Follow Techotopia on Twitter

On-line Guides
All Guides
eBook Store
iOS / Android
Linux for Beginners
Office Productivity
Linux Installation
Linux Security
Linux Utilities
Linux Virtualization
Linux Kernel
System/Network Admin
Programming
Scripting Languages
Development Tools
Web Development
GUI Toolkits/Desktop
Databases
Mail Systems
openSolaris
Eclipse Documentation
Techotopia.com
Virtuatopia.com

How To Guides
Virtualization
General System Admin
Linux Security
Linux Filesystems
Web Servers
Graphics & Desktop
PC Hardware
Windows
Problem Solutions
Privacy Policy

  




 

 

Red Hat Enterprise Linux 8 Essentials Book now available.

Purchase a copy of Red Hat Enterprise Linux 8 (RHEL 8) Essentials in eBook ($24.99) or Print ($36.99) format

Red Hat Enterprise Linux 8 Essentials Print and eBook (ePub/PDF/Kindle) editions contain 31 chapters and over 250 pages

Buy Print Preview Book

10.4. Common NFS Mount Options

Beyond mounting a file system via NFS on a remote host, you can also specify other options at mount time to make the mounted share easier to use. These options can be used with manual mount commands, /etc/fstab settings, and autofs.
The following are options commonly used for NFS mounts:
intr
Allows NFS requests to be interrupted if the server goes down or cannot be reached.
lookupcache=mode
Specifies how the kernel should manage its cache of directory entries for a given mount point. Valid arguments for mode are all, none, or pos/positive.
nfsvers=version
Specifies which version of the NFS protocol to use, where version is 2, 3, or 4. This is useful for hosts that run multiple NFS servers. If no version is specified, NFS uses the highest version supported by the kernel and mount command.
The option vers is identical to nfsvers, and is included in this release for compatibility reasons.
noacl
Turns off all ACL processing. This may be needed when interfacing with older versions of Red Hat Enterprise Linux, Red Hat Linux, or Solaris, since the most recent ACL technology is not compatible with older systems.
nolock
Disables file locking. This setting is occasionally required when connecting to older NFS servers.
noexec
Prevents execution of binaries on mounted file systems. This is useful if the system is mounting a non-Linux file system containing incompatible binaries.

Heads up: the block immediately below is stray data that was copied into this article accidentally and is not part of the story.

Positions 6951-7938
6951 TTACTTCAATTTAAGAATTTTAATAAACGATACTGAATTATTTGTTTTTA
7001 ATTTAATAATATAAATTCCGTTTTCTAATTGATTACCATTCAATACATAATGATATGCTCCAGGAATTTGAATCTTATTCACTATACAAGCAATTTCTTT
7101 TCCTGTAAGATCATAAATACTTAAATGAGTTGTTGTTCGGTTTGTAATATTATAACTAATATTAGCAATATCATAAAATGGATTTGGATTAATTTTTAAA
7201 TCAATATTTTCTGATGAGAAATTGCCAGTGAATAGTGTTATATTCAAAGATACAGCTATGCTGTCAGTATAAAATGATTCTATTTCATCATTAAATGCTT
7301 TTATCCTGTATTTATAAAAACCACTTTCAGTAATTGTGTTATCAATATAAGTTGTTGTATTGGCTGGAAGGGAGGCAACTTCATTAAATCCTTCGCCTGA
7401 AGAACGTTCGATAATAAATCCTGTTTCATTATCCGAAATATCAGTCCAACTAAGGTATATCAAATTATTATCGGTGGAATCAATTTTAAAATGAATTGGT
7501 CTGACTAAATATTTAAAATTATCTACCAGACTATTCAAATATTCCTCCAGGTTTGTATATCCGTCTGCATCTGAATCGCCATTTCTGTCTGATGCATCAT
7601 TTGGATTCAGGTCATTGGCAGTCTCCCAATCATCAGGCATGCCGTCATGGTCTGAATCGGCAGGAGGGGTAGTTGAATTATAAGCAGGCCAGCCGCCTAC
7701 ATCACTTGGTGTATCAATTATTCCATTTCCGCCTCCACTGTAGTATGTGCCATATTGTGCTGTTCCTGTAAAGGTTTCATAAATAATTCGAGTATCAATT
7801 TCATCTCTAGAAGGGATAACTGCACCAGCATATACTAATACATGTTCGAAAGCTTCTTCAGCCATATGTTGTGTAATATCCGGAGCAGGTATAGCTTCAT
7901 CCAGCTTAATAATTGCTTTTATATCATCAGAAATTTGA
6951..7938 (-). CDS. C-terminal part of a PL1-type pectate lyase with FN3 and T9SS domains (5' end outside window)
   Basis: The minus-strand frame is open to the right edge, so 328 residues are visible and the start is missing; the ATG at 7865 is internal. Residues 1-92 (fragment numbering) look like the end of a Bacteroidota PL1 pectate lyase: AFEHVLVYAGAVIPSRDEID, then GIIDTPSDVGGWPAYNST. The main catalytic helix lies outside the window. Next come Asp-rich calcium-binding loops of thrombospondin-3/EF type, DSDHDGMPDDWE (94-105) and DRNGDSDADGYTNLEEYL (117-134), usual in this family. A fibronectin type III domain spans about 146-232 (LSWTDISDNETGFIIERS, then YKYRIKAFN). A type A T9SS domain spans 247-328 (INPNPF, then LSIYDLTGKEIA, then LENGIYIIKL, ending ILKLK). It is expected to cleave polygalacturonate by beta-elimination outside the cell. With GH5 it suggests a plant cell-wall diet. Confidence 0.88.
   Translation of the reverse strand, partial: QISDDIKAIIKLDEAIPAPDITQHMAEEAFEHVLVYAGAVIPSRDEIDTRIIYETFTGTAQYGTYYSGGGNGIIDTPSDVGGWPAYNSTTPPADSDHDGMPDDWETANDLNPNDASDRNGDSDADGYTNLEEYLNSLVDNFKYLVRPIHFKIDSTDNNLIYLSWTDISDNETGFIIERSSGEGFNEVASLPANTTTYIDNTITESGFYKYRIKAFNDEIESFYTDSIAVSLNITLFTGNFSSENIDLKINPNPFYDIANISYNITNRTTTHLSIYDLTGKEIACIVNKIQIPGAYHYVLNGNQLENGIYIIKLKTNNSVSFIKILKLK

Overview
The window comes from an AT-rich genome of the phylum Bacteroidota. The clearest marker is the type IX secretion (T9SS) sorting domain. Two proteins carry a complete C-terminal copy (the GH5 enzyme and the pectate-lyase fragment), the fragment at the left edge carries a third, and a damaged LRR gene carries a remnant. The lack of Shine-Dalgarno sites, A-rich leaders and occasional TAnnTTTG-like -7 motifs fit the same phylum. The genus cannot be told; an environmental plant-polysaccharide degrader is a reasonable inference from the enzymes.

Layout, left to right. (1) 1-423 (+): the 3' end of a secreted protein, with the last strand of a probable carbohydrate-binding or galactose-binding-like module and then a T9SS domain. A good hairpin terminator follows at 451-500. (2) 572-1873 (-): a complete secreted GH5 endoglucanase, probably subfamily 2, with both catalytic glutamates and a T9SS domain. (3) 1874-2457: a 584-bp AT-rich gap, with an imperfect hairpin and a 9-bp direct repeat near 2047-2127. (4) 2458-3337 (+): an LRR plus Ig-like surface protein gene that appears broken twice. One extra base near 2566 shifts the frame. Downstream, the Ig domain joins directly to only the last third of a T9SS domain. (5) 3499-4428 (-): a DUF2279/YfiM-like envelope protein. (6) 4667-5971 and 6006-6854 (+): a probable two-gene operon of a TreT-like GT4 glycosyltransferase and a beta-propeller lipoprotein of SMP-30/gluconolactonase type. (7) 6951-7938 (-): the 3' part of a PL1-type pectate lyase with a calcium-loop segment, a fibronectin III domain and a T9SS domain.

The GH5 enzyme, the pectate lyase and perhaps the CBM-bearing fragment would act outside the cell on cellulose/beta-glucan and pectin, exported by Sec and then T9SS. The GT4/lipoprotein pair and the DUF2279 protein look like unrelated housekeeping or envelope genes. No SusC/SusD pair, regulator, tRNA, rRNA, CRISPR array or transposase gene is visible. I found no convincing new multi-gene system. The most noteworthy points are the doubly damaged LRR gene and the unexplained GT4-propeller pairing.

nosuid
Disables set-user-identifier or set-group-identifier bits. This prevents remote users from gaining higher privileges by running a setuid program.
port=num
port=num — Specifies the numeric value of the NFS server port. If num is 0 (the default), then mount queries the remote host's rpcbind service for the port number to use. If the remote host's NFS daemon is not registered with its rpcbind service, the standard NFS port number of TCP 2049 is used instead.
rsize=num and wsize=num
These settings speed up NFS communication for reads (rsize) and writes (wsize) by setting a larger data block size (num, in bytes), to be transferred at one time. Be careful when changing these values; some older Linux kernels and network cards do not work well with larger block sizes. For NFSv2 or NFSv3, the default values for both parameters is set to 8192. For NFSv4, the default values for both parameters is set to 32768.
sec=mode
Specifies the type of security to utilize when authenticating an NFS connection. Its default setting is sec=sys, which uses local UNIX UIDs and GIDs by using AUTH_SYS to authenticate NFS operations.
sec=krb5 uses Kerberos V5 instead of local UNIX UIDs and GIDs to authenticate users.
sec=krb5i uses Kerberos V5 for user authentication and performs integrity checking of NFS operations using secure checksums to prevent data tampering.
sec=krb5p uses Kerberos V5 for user authentication, integrity checking, and encrypts NFS traffic to prevent traffic sniffing. This is the most secure setting, but it also involves the most performance overhead.
tcp
Instructs the NFS mount to use the TCP protocol.
udp
Instructs the NFS mount to use the UDP protocol.
For a complete list of options and more detailed information on each one, refer to man mount and man nfs. For more information on using NFS via TCP or UDP protocols, refer to Section 10.9, “Using NFS over TCP”.

 
 
  Published under the terms of the Creative Commons License Design by Interspire